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Home Grown

The Delores Project uses its big heart to make big goals a reality.

Emily Wheeland, CEO of The Delores Project, has been with the Denver-based organization for almost 10 years now. She began her work with them in 2015 as an overnight shelter assistant and her responsibilities and love for the organization have only grown since. In the last decade, she’s also served as the shelter manager and the program director before finally landing in her current position. “There’s always something new and exciting happening, and I just care for the community here so much that I’ve stuck around,” she shares.

The Delores Project works to provide not only housing, but also a true path to stability for those who come through its doors.

“When I first started here, our budget was under a million dollars and we had maybe 12 employees,” Wheeland says. “We had one program and that was just an overnight-only emergency shelter. We were on the teeniest shoestring budget.” After COVID-19 illuminated the extreme need for services like theirs in the area, the organization grew quickly. They now operate a 50-bed, 24/7 shelter; have more than 320 unique volunteers; and recently expanded to include their Behavioral Health and Wellness program, which includes onsite access to trauma-informed medical case management, counseling, group therapy, telehealth, and more.

The organization’s numbers over the last few years speak for themselves. More than 35% of The Delores Project shelter guests have moved into permanent housing, with more than 89% of housed guests remaining housed at the one-year mark. And since opening their Behavioral Health and Wellness program, 91% of residents have experienced three or less episodes of crises that required staff intervention. When you add to that The Delores Apartments—the 35-unit supportive housing community built four years ago, which serves unhoused individuals who are also disabled and earn under 30% of the area median income annually—The Delores Project looks unstoppable and ready to continue building on their already impressive community impact.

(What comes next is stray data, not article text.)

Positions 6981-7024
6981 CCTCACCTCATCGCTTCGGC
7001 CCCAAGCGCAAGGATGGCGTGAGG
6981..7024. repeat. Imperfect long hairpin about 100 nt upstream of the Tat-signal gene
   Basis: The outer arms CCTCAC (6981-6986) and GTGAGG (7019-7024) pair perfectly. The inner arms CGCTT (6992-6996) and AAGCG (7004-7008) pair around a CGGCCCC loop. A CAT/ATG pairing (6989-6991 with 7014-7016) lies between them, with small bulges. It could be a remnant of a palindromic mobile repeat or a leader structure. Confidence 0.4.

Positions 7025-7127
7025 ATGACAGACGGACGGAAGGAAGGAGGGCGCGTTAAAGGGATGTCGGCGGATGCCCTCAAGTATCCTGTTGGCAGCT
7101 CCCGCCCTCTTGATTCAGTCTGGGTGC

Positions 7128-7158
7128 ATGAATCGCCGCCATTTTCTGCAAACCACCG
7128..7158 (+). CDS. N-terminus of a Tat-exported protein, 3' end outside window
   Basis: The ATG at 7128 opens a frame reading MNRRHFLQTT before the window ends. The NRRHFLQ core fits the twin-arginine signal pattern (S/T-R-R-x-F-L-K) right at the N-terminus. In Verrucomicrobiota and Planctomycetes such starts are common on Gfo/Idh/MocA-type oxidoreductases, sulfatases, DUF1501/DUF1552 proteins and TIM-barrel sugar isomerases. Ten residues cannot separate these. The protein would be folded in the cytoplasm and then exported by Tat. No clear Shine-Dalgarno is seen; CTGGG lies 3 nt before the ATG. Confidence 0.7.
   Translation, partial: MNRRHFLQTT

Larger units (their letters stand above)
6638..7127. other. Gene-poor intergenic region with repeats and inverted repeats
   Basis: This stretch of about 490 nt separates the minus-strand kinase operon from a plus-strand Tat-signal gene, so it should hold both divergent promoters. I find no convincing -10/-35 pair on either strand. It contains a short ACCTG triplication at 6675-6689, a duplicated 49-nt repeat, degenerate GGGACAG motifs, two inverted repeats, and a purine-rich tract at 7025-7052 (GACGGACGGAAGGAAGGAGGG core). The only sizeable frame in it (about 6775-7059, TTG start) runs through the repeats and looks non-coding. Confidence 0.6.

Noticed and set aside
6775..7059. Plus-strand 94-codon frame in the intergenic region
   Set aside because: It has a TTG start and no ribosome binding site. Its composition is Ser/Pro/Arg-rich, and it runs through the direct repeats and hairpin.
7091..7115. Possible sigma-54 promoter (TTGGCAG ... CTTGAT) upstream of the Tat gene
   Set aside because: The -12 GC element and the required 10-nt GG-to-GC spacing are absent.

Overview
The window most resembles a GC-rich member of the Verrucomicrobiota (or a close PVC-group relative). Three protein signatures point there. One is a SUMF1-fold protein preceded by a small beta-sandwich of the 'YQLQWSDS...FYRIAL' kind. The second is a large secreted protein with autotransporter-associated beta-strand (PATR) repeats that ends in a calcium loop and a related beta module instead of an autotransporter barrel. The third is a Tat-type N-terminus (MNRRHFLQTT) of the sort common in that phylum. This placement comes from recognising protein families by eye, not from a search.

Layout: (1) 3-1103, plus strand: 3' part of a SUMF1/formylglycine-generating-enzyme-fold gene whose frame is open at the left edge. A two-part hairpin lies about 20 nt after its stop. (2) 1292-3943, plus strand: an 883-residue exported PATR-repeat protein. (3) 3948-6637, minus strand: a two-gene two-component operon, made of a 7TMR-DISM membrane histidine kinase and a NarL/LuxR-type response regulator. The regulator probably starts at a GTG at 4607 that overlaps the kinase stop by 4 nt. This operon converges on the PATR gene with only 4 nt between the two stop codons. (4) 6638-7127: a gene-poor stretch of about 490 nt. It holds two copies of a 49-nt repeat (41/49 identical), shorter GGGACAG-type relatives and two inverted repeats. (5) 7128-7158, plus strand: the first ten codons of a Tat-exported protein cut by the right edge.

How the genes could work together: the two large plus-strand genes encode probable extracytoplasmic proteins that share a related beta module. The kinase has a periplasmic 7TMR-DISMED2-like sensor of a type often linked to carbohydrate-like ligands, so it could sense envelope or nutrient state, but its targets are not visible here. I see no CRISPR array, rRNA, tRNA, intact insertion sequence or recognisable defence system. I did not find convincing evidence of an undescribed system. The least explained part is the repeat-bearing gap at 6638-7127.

“Prior to 2020, we knew what the need was, and knew we wanted to provide more stability. We’d dreamt of creating a greater foundation for healing for the folks we serve, but we never really had the financial means to be able to do that. But then the city really stepped up. We got a PPP loan, and we got some one-time COVID funding. McGowan has been helping us for so long too; foundations like McGowan are such a blessing and help fill in so many of the important gaps we’ve had. Because of all that, it’s just been exponential growth in the last few years,” says Wheeland. “In 2021, we started our rehousing and continued care program and were finally able to start programming beyond the basics we’d been providing like showers, laundry, and meals. We were able to start working with our guests more intensively around their income, moving towards housing and goal planning. We started providing life skills opportunities, too. That’s one of the things that differentiates us from other shelter providers; we have continuously made the intentional decision over the years to focus on quality of services rather than quantity of people served. Though our numbers are growing.”

All of this is probably more than Delores Big Boy, a Lakota Sioux woman who was the inspiration for The Delores Project, could have imagined. When Big Boy passed away at 46, the number of unhoused women in the Denver area was a few hundred; now it’s in the thousands. “Big Boy’s legacy was sharing whatever she had with whomever she could and really just caretaking all of the women around her,” Wheeland explains. “If she was housed, she was housing others. She’d have 12 people sleeping in her apartment. That was the original Dolores Project. She felt a responsibility to care for folks in her community who had less than she did, and we are proud to carry on that tradition in her name now.”